‘Putin Chef’ Case Dropped in Mueller Election-Meddling Probe

Erik Larson

(Bloomberg) -- U.S. prosecutors are dropping charges against a Russian company accused of bankrolling a troll farm to influence the 2016 presidential election, saying that pursuing the case against a company with ties to Russian President Vladimir Putin would put sensitive American secrets at risk.

The case targeted Concord Management and Consulting LLC -- a company run by a man so close to the Kremlin that his nickname is “Putin’s chef.” Concord was the only Russian entity that responded to the charges stemming from Special Counsel Robert Mueller’s election-meddling investigation.

U.S. District Judge Dabney Friedrich granted the government’s request to dismiss the charge late Monday.

With the coronavirus pandemic and the stock market plunge dominating headlines, the Justice Department’s move comes barely 24 hours after President Donald Trump raised the prospect that he would pardon former National Security Adviser Michael Flynn, who pleaded guilty to making false statements to the FBI in Mueller’s probe.

Though the case against Concord has been troubled, the U.S. had pressed ahead with the prosecution and given no indication it would back off. A trial was scheduled to start next month.

The case put the Justice Department in a predicament about a year ago because it was under pressure to disclose sensitive U.S. intelligence-gathering secrets to Concord’s defense team as the company prepared for trial.

“The government must weigh the benefits of securing a guilty verdict against the costs of presenting the case at trial, including the potential harms of exposing information and sensitive techniques of great importance to law enforcement, the intelligence community, or both,” the U.S. said in the filing.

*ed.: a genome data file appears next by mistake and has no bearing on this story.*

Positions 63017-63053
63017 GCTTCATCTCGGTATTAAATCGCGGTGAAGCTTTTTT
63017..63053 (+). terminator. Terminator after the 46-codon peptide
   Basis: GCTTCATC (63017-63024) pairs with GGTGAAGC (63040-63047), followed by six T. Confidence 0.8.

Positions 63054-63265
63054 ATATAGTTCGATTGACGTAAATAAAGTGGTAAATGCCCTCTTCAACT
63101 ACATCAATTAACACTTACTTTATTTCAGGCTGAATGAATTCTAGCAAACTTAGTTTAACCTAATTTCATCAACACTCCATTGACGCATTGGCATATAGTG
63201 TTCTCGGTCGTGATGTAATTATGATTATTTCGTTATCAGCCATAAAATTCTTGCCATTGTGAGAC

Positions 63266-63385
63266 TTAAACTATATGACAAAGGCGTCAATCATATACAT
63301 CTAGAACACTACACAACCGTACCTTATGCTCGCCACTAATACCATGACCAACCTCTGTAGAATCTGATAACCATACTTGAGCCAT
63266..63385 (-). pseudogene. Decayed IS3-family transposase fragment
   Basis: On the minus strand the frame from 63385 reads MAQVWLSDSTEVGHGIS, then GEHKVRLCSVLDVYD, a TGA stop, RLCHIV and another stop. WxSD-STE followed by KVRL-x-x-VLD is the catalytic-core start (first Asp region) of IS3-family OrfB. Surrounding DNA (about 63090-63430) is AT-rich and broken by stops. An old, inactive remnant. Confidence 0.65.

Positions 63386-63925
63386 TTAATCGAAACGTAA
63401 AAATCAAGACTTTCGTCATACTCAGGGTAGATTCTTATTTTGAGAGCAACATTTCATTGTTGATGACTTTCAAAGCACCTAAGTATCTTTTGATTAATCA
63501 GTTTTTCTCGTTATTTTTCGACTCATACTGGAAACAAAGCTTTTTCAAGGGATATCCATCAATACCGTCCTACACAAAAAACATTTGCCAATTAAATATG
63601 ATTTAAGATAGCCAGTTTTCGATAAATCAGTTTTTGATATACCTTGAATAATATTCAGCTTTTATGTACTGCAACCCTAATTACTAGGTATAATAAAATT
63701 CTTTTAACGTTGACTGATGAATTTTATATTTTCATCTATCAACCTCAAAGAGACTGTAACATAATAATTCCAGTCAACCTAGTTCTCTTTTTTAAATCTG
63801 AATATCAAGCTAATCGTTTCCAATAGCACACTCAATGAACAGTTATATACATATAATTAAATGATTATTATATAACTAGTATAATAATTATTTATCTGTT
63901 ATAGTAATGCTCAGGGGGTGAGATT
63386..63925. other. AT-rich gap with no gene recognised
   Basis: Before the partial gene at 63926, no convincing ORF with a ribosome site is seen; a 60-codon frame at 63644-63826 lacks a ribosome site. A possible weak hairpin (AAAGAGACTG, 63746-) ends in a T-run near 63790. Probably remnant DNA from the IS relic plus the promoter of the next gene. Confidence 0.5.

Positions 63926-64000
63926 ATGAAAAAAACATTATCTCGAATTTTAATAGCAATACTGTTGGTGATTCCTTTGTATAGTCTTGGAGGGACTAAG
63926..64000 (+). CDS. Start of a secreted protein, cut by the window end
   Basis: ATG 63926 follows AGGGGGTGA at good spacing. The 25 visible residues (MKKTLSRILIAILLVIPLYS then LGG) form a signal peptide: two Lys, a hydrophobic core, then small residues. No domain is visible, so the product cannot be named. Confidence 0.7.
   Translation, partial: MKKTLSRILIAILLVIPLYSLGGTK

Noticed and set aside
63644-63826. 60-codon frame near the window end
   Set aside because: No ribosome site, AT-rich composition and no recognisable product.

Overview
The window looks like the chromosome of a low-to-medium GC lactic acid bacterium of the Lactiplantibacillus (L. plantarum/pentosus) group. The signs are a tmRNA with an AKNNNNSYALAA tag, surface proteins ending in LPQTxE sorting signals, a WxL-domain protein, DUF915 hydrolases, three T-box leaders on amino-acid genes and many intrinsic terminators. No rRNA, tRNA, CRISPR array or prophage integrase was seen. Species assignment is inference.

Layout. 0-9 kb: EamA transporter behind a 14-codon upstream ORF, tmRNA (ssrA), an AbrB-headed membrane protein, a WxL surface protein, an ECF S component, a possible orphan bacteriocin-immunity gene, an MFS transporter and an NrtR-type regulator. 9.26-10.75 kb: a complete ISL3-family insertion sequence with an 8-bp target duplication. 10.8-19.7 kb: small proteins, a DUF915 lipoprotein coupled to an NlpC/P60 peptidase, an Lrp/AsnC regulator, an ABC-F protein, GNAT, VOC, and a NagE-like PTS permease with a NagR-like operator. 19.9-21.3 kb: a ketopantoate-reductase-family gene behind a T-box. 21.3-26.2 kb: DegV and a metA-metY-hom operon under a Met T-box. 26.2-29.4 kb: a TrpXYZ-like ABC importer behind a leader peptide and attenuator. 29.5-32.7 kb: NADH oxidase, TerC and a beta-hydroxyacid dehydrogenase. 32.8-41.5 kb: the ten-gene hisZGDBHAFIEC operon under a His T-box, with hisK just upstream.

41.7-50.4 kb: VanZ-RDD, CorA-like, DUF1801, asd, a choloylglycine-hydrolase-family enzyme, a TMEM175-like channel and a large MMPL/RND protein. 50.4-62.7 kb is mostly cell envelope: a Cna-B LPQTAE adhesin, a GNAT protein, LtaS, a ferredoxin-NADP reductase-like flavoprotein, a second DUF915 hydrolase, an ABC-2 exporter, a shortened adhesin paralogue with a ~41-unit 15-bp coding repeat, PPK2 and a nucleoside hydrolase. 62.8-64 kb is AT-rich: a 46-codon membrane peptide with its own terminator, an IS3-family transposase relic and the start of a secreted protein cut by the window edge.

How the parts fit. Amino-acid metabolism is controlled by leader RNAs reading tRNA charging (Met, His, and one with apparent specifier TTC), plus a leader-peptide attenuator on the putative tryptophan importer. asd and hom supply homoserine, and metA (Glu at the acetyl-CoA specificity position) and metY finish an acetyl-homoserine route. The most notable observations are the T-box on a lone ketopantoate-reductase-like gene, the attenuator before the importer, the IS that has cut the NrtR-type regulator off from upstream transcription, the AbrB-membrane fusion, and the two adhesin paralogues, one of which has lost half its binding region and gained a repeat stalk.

Eric Dubelier, Concord’s lawyer with Reed Smith LLP in Washington, rejected the government’s reasoning for dropping the charges and said he was prepared to go to trial and win.

“The government can spin this result however they want, but it will not change the fact that we won and they lost,” Dubelier said in an email. “This was always a make-believe case.”

The U.S. had sought to identify the extent of the relationship between Concord and the troll farm, the St. Petersburg-based Internet Research Agency. Subpoenas that Concord allegedly failed to respond to sought emails and calendar entries for Concord’s controlling officer, Yevgeny Prigozhin, who’s suspected of meeting frequently with Internet Research Agency employees and financing the alleged conspiracy.

The Justice Department said Concord has been “eager and aggressive” in using the Mueller case to gather information about how the U.S. detects and prevents foreign election interference, according to Monday’s filing. Concord sought to gain access to prosecutors’ decision-making materials, as well as grand jury materials, the U.S. said.

“Concord has failed to protect at least some of that discovery from improper use,” prosecutors said in the filing.

Read More: Russian Firm Dodging U.S. Questions on ‘Putin’s Chef’ Ties

Both Prigozhin and the Internet Research Agency were also charged by U.S. prosecutors but didn’t respond. Prigozhin recently sent a sworn affidavit to the judge overseeing the case saying Concord had responded to the subpoenas to the best of its ability.

Prigozhin, who’s known as Putin’s chef for his Kremlin catering contracts, has played a key role in Russia’s increasingly intrusive foreign policy, and his name has continued to crop up in reports about alleged government meddling.

An October report by the Stanford Internet Observatory, in conjunction with Facebook Inc., tied an expansive disinformation campaign in Africa -- including Sudan, Mozambique and Madagascar –- to Prigozhin. The tactics included subcontracting the spread of disinformation to local sources, better masking the origin of fake news and propaganda.

Bloomberg News reported last year that mercenaries tied to Prigozhin have fought in Lybia’s civil war and against Syrian rebels. Elsewhere in Africa, his operatives offered security, arms training and electioneering services.

(Updates with comment from Concord lawyer)

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